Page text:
Can you predict the "20" in 80/20?

A simplest form of the 80/20 rule says that 80% of results come from only 20% of efforts. For example, maybe the top two people on a team of 10 are responsible for 80% of the team’s output. Maybe the most popular 20% of items on the menu account for 80% of a restaurant’s sales. Maybe you read 10 books on a subject but most of what you learned comes from the best two (or the first two).

The exact numbers 80 and 20 are not special. For example, one study showed that 75% of Twitter traffic comes from the most active 5% of users. That’s still an example of the 80/20 rule. The point is that a small portion of inputs are responsible for a large portion of outputs.

One criticism of the 80/20 rule is that you can only know which 20% was most effective in hindsight. A salesman could call on 100 prospects in a week and only make sales to 20. At the end of the week he could ask “Why didn’t I just call on those 20?” Of course he had to call on all 100 before he could know who the 20 were going to be. Or maybe the best 20% of your stock portfolio accounted for 80% of your growth. Why didn’t you just invest in those stocks? If you could have predicted which ones they were going to be, you would have done just that.

It’s easy to be cynical about the 80/20 rule. There are too many hucksters selling books and consulting services that boil down to saying “concentrate on what’s most productive.” Thanks. Never would have thought of that. Let me write you a check.

At one extreme is the belief that everything is equally important, or at least equally likely to be important. At the other extreme is the belief that 80/20 principles are everywhere an that it is possible to predict the “20” part. Reality lies somewhere between these extremes, but I believe it is often closer to the latter than we think. In many circumstances, acting as if everything were equally important is either idiocy or sloth.

You can improve your chances of correctly guessing which activities are going to be most productive. Nobody is going to write a book that tells you how to do this in your particular circumstances. It takes experience and hard work. But you can get better at it over time.

Related posts:

Four reasons we don’t apply the 80/20 rule
Weinberg’s law of twins

8 thoughts on “Can you predict the "20" in 80/20?

  1. If you could predict what the 20% would be, and only talked to them, would the 80/20 rule apply again? If you know which 20 out of 100 people to talk to and only talked to them, would you get 80% of your output from four of them?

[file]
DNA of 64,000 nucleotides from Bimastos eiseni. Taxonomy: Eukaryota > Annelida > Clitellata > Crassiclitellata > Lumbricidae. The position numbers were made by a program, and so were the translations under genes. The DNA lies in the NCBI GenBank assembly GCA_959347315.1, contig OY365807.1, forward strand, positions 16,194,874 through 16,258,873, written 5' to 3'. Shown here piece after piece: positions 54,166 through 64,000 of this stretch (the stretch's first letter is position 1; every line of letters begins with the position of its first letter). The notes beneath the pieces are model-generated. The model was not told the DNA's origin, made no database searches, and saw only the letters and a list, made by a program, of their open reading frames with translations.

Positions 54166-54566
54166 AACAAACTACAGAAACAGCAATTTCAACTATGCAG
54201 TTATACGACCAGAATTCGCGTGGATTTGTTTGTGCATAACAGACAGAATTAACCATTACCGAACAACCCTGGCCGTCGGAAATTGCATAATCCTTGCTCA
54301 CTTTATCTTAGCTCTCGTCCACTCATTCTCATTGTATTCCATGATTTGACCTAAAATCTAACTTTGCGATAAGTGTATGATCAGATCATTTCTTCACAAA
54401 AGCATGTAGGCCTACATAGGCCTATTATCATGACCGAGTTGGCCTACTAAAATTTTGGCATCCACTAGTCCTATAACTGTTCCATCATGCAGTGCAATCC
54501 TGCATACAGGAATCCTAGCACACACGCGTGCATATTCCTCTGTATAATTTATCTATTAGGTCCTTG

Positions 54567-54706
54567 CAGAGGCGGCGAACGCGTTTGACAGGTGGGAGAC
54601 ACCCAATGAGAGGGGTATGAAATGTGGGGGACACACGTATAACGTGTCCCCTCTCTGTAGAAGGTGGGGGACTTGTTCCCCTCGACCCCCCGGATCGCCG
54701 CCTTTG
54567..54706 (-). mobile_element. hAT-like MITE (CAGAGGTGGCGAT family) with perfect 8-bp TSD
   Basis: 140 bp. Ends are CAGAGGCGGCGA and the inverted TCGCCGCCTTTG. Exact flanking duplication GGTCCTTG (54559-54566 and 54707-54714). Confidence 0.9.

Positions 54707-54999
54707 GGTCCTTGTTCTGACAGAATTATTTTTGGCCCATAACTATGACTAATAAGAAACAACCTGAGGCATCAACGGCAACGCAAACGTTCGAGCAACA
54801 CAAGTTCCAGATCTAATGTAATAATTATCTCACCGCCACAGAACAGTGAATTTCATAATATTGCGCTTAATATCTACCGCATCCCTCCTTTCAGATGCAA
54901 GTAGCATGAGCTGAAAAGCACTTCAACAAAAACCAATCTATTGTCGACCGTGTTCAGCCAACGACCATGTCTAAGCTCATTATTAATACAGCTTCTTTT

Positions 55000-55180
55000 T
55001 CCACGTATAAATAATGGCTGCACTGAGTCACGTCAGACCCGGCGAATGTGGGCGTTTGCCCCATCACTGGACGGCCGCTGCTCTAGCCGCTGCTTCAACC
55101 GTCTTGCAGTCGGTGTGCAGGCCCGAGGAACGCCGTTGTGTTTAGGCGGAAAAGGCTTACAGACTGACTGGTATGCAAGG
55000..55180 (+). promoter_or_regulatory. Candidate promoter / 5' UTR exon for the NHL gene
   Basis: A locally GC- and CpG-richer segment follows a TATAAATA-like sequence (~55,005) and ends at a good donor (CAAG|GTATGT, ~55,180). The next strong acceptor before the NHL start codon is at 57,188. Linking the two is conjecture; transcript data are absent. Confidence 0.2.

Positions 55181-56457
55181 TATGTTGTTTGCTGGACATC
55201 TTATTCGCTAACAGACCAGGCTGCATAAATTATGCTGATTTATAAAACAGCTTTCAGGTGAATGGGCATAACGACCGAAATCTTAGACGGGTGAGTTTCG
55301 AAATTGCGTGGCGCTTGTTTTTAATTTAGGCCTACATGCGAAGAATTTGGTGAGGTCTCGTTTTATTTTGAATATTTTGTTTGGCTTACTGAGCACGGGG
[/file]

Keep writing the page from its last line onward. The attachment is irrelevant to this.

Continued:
2. If I could restate your question, does the 80/20 rule apply recursively? This often comes up, and sometimes applying the rule recursively is silly. But sometimes it you really can apply the rule a few times.

    Say you want to learn a foreign language. The most common 1000 words are far more important than the rest. And among those 1000 words, the top 200 are more important than the rest.

    Or say you’re looking at wealth. Maybe the top 20% have 80% of a nation’s wealth. And maybe the top 4% (20% of 20%) do have roughly 64% (80% of 80%) of the wealth. (This is the context where Pareto discovered the 80/20 rule.)

  3. The trick (buy my book, attend my seminar) is not to find out what the 20% are, but to find out what the 80% are as fast as possible, and eliminated them. Of course, the best heuristic has flaws, and may accidentally eliminate some of the good, but here the 80/20 rules applies also.

  4. “It takes experience and hard work.”

    Exactly. To extend your example, the inexperienced salesman who tries to exploit the 80/20 rule is much more likely to choose the wrong 20 and have 0 sales to show for it. This reminds me of those who try to time the stock market. It only seems like it can be done successfully because out of the thousands each year who try it, a lucky few get rich. It requires hindsight to identify those lucky few.

  5. Interesting.

    Boiling all of it down to finding out what’s most productive, isn’t that what the field of management consultancy is all about? That’s not a rhetorical question.

    I mean, isn’t that what you are doing when you are trying to cut costs in a business, or find time in your life? You trying to do the best of things and leaving out the rest.

    And being cynical about ANYTHING is easy. Ask a cynic. :)

    Thanks for the reminder, John.

  6. Some of the books recommend firing customers (or cease recruiting new ones of the same type) after observing that they’re not worth the effort. That’s reasonable.

    Another way to look at 80/20 is: you can’t do everything. Take time to think strategically about priorities. Easier said than done, of course.

    Yet another way: power laws (or power-law-ish distributions) are everywhere.

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